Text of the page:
Hotel Loyalty Program Memberships in 2012 reached an approximate total of 223,550,000. (COLLOQUY) Nothing is stopping those customers from subscribing to every hotel loyalty program that appears before them and, indeed, many do. “Our research found that approximately 45 percent of hotel travelers, and 80 percent of high frequency hotel travelers, hold two or more loyalty cards. Of the high frequency travelers, 41.6 percent are members of four or more loyalty programs.” (Deloitte)

In particular, the notion of collecting points towards a reward is no longer unique or especially motivating. “Accumulating reward points towards a free night’s stay was meaningful at one time—before the landscape became saturated with loyalty programs and consumers’ kitchen counters were littered with account numbers and point-summary statements.” (Deloitte)

 

 

Customers are expressing a desire for better experiences, not better prices.

 

In the US hotel industry in just 2013, 6% of hotel customers switched preferred hotels due to an inferior customer experience. (Accenture) That 6% represents billions of dollars of lost revenue.

50% of customers who switched could have been retained just by being made to feel more appreciated. (Accenture) Customers who would forsake a better price for a better experience are not a gentle-hearted minority. 31.7% of mobile savvy customers, many of a generation considered by traditional wisdom to be fickle and price-motivated, surveyed by Aimia fell into the category of “Experience-Seekers”, who “value the best experience, not just the price.” More customers fell into this category than any other category. (Aimia)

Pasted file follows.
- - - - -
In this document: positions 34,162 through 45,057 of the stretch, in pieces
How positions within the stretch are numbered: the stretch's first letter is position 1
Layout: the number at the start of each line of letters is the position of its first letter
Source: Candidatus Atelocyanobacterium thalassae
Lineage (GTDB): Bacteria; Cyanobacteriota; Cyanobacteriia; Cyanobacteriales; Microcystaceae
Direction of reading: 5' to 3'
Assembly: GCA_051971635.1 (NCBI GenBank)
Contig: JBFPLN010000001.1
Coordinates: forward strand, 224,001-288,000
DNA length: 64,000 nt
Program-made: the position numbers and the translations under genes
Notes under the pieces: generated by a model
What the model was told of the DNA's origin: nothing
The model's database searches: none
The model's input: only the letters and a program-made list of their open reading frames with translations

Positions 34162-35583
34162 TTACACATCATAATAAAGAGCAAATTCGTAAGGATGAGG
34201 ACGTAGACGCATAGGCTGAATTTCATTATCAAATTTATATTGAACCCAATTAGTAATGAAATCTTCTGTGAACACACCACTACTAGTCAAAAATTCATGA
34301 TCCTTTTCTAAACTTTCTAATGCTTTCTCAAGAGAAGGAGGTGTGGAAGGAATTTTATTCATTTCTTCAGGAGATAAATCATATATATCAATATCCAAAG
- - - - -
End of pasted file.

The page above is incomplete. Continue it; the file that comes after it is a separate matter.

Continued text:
This is no small trend – all referenced studies made a positive link between better customer experience and higher brand loyalty. “Past customer experience trumps loyalty programs. High frequency travelers rated past experience as being the most important attribute to their overall hotel experience.” (Deloitte)

 

Billions of dollars in unclaimed loyalty and wallet share are waiting to be captured.

 

“Genuine loyalty drives share of wallet, migrates customer behavior, and, ultimately, enhances shareholder value.” (Deloitte) There is undeniable potential for revenue increase for those companies who can secure the loyalty of their competitor’s customers.

24,590,500 hotel loyalty program subscribers are highly likely to switch and do not feel compelled by today’s loyalty program models. The total unaffiliated and at-risk walletshare from hotel loyalty program members without strong attachments to any one brand is approximately $20 billion per year. (See appendix). This means there is $20 billion of annual hotel spend up in the air that has not been “claimed” by loyalty to any one hotel chain.

 

 

How Should I Change My Loyalty Program?

 

Differentiate from your competition by personalizing and customizing interactions.

 

If a hotel wants their loyalty program to be memorable and unique, this represents an opportunity to get ahead of the competition. “Even in industries such as hotels only 36% of customers acknowledge receiving a tailored experience.” (Accenture)

“To build affinity and loyal customers, hotels should consider reinventing what their customers overwhelmingly consider to be uninspired loyalty programs that lack personal and customized experiences.” (Deloitte)

It is the superior customer experience that will help to secure the loyalty of the younger generation, too. “Empowered by technology and influenced by social media, [members of the new generation of travelers] make informed travel decisions and are likely to give their attention to hotels with personalized, differentiated loyalty programs.” (Deloitte)

 

Leverage a deep understanding of the customer by adopting a more data-driven approach.